Cookies on this website

We use cookies to ensure that we give you the best experience on our website. If you click 'Accept all cookies' we'll assume that you are happy to receive all cookies and you won't see this message again. If you click 'Reject all non-essential cookies' only necessary cookies providing core functionality such as security, network management, and accessibility will be enabled. Click 'Find out more' for information on how to change your cookie settings.

OBJECTIVES: Polymorphisms in the hepatic lipase (LIPC -514C > T) and cholesteryl ester transfer protein (CETP I405V) genes affect high-density lipoprotein cholesterol (HDL-c) levels, but their relationship with cardiovascular disease and their combined effect is unclear. The objectives of the current study were to characterize the effect of the hepatic lipase variant, and its interaction with the CETP variant, in terms of cholesterol levels, atherosclerosis, and risk of myocardial infarction (MI). DESIGN: The study was conducted in the Rotterdam Study, a large single-center prospective cohort study in people aged 55 yr and older. Lipid levels were analyzed using linear regression models, and risk of MI was assessed with Cox proportional hazards models. RESULTS: The hepatic lipase variant was associated with an increase in serum HDL-c levels of 0.11 mmol/liter in both genders, whereas an increased risk of MI was observed only in men [hazard ratio, 1.32 (95% confidence interval, 1.05-1.66) for CT vs. CC and 1.75 (95% confidence interval, 1.39-2.20) for TT vs. CC]. This effect was independent of serum HDL-c. LIPC -514C > T interacted with CETP I405V with respect to serum HDL-c concentrations. Those homozygous for both mutations saw a marked elevation in HDL-c levels (0.29 mmol/liter, P(interaction) = 0.05). These increased HDL-c levels, however, were not inversely associated with atherosclerosis or MI risk. CONCLUSIONS: LIPC genotype affects HDL-c levels and risk of MI in males. The interaction of this variant with CETP on HDL-c levels helps elucidate the underlying mechanisms and suggests that the beneficial effects of CETP inhibition may vary in particular subgroups.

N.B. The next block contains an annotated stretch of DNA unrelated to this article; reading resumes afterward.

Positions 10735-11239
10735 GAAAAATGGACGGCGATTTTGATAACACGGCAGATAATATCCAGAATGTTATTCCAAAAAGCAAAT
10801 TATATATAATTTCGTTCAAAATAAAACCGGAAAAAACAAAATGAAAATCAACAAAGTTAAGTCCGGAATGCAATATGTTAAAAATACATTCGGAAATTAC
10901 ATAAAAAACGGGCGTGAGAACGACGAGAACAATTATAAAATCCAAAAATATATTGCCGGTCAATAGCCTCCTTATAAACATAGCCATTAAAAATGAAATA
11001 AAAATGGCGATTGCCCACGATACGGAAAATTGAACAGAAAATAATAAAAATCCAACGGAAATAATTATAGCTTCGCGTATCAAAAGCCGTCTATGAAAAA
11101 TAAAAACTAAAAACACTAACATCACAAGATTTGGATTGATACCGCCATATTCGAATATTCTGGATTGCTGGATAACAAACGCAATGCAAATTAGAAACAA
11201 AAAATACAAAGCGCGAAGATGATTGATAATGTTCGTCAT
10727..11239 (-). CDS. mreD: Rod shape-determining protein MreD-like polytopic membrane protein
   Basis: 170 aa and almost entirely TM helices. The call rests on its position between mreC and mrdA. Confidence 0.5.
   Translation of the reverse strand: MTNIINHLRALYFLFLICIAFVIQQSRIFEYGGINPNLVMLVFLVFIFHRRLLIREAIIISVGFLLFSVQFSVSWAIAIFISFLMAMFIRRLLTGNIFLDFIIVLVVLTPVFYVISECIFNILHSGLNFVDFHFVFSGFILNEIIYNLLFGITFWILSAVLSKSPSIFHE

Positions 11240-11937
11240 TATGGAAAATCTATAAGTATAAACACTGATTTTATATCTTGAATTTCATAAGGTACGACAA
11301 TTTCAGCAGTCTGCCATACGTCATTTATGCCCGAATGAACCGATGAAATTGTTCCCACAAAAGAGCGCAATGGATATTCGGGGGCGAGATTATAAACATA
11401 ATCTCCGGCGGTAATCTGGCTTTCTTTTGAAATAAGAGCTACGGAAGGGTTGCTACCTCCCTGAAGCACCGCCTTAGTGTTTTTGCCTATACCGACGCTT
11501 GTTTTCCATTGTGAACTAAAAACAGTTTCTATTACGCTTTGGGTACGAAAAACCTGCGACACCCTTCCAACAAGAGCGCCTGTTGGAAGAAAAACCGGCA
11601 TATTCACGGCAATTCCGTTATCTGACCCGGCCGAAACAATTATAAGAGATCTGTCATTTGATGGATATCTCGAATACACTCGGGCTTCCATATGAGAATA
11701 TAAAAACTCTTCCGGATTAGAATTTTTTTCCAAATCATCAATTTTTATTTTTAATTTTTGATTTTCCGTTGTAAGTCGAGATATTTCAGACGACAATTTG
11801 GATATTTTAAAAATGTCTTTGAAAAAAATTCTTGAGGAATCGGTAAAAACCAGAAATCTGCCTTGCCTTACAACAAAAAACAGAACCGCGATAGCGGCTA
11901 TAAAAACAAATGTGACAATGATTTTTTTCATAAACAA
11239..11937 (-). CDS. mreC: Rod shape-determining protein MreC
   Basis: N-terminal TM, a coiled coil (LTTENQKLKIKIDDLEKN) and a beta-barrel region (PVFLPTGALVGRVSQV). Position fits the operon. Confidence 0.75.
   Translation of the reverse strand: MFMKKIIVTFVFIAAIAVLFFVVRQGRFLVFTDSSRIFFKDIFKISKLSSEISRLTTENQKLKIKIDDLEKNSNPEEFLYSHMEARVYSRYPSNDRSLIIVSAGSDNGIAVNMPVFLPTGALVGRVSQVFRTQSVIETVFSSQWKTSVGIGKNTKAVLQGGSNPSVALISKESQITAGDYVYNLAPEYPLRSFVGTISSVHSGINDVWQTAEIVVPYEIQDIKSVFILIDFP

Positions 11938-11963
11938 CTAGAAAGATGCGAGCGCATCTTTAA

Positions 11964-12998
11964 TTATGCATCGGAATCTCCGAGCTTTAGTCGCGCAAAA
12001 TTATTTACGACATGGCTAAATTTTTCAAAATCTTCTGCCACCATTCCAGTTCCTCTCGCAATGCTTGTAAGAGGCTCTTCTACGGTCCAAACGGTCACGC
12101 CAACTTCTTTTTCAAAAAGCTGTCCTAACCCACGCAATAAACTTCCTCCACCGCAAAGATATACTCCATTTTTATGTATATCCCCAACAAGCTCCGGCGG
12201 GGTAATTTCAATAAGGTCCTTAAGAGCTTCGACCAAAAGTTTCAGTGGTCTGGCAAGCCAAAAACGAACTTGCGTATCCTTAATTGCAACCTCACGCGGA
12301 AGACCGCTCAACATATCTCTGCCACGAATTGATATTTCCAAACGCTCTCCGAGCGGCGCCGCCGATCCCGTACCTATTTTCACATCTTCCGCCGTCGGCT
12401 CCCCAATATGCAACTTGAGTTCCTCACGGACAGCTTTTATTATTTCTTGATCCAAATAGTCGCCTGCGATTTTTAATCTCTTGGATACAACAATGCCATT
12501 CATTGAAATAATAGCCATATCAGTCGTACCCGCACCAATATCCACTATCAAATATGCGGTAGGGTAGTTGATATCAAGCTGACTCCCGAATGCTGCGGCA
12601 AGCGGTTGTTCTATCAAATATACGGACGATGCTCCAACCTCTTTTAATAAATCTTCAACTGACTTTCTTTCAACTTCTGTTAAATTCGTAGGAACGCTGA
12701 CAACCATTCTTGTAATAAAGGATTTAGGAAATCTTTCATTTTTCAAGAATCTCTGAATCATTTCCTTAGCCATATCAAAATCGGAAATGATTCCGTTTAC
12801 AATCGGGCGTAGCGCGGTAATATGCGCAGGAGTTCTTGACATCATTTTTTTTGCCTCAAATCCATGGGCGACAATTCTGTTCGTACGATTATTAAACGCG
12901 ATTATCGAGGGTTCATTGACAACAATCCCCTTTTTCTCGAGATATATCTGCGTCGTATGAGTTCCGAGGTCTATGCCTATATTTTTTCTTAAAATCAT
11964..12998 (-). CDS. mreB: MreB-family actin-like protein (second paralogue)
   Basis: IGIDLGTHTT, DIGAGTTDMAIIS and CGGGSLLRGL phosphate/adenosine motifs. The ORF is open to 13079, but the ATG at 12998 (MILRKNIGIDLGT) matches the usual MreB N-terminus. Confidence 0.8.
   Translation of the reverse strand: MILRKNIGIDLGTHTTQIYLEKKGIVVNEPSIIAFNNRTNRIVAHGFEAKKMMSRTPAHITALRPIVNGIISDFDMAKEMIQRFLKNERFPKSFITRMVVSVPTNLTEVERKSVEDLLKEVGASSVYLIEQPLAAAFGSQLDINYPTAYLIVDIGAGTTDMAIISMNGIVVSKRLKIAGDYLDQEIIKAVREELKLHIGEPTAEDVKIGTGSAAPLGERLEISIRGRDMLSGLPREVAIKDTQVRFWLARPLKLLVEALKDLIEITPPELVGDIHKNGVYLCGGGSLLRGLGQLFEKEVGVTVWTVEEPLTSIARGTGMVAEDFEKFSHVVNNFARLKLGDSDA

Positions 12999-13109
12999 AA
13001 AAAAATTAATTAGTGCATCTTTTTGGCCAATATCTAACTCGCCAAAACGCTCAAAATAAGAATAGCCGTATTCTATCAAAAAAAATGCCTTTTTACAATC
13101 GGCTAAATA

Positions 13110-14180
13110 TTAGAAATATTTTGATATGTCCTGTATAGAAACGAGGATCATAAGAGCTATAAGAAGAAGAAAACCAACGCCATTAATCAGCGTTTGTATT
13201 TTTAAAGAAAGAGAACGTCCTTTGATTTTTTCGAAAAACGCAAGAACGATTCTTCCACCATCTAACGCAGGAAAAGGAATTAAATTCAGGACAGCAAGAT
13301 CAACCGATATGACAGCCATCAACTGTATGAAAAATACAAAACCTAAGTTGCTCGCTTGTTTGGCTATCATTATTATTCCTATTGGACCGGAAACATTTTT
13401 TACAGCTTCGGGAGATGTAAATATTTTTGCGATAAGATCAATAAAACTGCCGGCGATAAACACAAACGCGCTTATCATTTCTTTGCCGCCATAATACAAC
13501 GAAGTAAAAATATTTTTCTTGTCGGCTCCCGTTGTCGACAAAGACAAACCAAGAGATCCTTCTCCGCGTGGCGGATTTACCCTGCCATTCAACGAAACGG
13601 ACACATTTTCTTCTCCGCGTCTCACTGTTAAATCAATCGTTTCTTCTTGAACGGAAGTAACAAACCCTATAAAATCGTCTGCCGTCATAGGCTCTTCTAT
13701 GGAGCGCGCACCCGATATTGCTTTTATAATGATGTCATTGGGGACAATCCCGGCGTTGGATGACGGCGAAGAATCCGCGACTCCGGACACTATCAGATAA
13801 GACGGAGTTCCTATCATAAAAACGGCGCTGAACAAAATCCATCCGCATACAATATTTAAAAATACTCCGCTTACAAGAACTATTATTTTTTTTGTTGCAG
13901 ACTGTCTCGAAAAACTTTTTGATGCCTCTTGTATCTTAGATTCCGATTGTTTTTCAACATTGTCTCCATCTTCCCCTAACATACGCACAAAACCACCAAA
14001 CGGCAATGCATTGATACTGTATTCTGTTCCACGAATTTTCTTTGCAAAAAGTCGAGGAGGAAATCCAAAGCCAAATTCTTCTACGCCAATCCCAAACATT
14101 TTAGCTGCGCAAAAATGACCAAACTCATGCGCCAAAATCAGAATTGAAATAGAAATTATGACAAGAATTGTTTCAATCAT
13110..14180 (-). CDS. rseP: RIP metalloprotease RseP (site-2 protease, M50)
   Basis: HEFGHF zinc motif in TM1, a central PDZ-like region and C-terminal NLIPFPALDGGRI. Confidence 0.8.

Original publication




Journal article


The Journal of clinical endocrinology and metabolism

Publication Date





2680 - 2687


Genetic Epidemiology Unit, Erasmus Medical Center, 3000 CA Rotterdam, The Netherlands.


Humans, Myocardial Infarction, Genetic Predisposition to Disease, Lipase, Lipoproteins, HDL, Proportional Hazards Models, Risk Factors, Prospective Studies, Epistasis, Genetic, Genotype, Polymorphism, Single Nucleotide, Aged, Female, Male, Atherosclerosis, Cholesterol Ester Transfer Proteins